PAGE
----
The Other Side of Sunset

The Other Side of Sunset

Friday, November 11, 2016

The Land of the Free, Home of the Brave

C. Melvin Fritzemeier, 10th Infantry Division, U.S. Army
My late father-in-law, C. Melvin Fritzemeier, served in the U.S. Army following the Korean War. He didn't talk about his service with me. But on this Veteran's Day, I wanted to pay tribute to him and others who have faithfully served our country during wartime and times of peace.

Maybe I just needed to take him on a road trip by Fort Riley. As a kid, Randy remembers hearing "war stories" in the back seat as his Dad drove by the fort, where he had trained before being shipped out to Korea. 
C. Melvin Fritzemeier in uniform; upper right, Camp Casey, Korea, 11-Sept.-54, Saturday night was on the back of this photo; lower left photo was not captioned; lower right, caption says, "Ready to ship out to Korea from Fort Lewis, Washington."

Not long ago, I was digging for photos and came across several from Melvin's military service. After Randy's folks died, we cleaned out their farmhouse. By the end, we were all tired of sorting, so we ended up putting family photos in plastic tubs. We got elected to be the repository for all the tubs. 


Also in the box was this Indianhead insignia, the symbol for the Army's Second Division since October 1917 at Bourmont, Haute-Marne, France, from troops in World War II. The color markings (red, white, and blue) used to identify the division and their equipment in France were chosen  by the commander of the division as the colors for this insignia.  The star and Indian head signify the American origin of the division.

 Melvin was drafted three months after the Korean War officially ended. He served as a truck driver. Randy says he talked about sleeping outside in tents.

Melvin often told a story about Army food. He would never eat dried beef gravy after serving in the Army. He also never touched fruit cocktail. Randy says that he and a buddy each ate a gallon of fruit cocktail that they'd cooled in a nearby stream. He ate so much of it that he never wanted it again.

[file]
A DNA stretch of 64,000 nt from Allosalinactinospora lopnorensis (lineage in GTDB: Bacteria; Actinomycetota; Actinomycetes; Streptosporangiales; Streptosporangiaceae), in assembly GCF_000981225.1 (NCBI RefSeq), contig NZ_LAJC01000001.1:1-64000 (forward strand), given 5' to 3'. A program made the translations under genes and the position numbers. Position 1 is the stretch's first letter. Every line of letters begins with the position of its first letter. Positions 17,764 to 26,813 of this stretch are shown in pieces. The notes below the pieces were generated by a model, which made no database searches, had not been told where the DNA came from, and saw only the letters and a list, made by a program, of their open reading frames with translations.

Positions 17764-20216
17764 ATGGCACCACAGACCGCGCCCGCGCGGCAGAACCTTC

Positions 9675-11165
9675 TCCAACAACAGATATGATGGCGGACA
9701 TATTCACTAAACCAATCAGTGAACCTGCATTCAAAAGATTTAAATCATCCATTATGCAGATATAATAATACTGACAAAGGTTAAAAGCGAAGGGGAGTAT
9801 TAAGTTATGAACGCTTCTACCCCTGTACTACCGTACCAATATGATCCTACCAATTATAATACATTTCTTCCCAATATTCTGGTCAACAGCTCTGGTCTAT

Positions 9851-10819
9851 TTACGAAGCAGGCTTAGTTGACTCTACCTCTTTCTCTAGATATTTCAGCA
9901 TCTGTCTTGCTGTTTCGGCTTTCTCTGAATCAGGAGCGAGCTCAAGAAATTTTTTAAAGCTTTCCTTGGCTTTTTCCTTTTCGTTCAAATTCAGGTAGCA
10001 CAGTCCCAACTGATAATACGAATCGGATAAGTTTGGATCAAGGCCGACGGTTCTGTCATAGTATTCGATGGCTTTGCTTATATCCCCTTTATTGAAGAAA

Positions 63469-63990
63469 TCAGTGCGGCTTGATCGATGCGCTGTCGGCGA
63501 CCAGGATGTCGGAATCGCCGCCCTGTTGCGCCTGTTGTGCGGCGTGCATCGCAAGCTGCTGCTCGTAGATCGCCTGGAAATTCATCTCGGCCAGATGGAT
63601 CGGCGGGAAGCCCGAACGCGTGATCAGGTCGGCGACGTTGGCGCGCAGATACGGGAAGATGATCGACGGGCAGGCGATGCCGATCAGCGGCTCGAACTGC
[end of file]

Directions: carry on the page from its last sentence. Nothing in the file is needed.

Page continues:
As is the case today, servicemen and women leave behind their families as they go to serve their country. I found several little yellow books of photos, which Marie must have sent to Melvin overseas. Marie stayed with her mother in Stafford while Melvin served, and she worked at the Farmers National Bank until he returned and they moved to the farm.

Melvin served two years. By the time he returned to Stafford, he had traded his Private 2nd Class stripes for a Corporal designation.

On this Veterans' Day, I'd like to thank all the veterans for their service. Our little community of Stafford has a number of young men and women who have served in the Armed Forces. I thank them for keeping America strong, and I thank their families for the sacrifice of being apart from their loved ones, often in dangerous places. 

This nation will remain the land of the free 
only so long as it is the home of the brave.
  ~Elmer Davis
Happy Veterans' Day! 
***
Note: This is a reprint from my archives. 

2 comments:

  1. Interesting post about your FIL. My late husband served in the Korean war also. He was in the Navy. My granddaughter showed a neat tribute to him. He helped raise her and she misses him so much as we all do. scroll down to find it https://www.facebook.com/kylee.schwartz.79?fref=ts
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  2. I love it! Thanks for sharing. (I had tears in my eyes, and I didn't even know him. It had to be emotional for you!)

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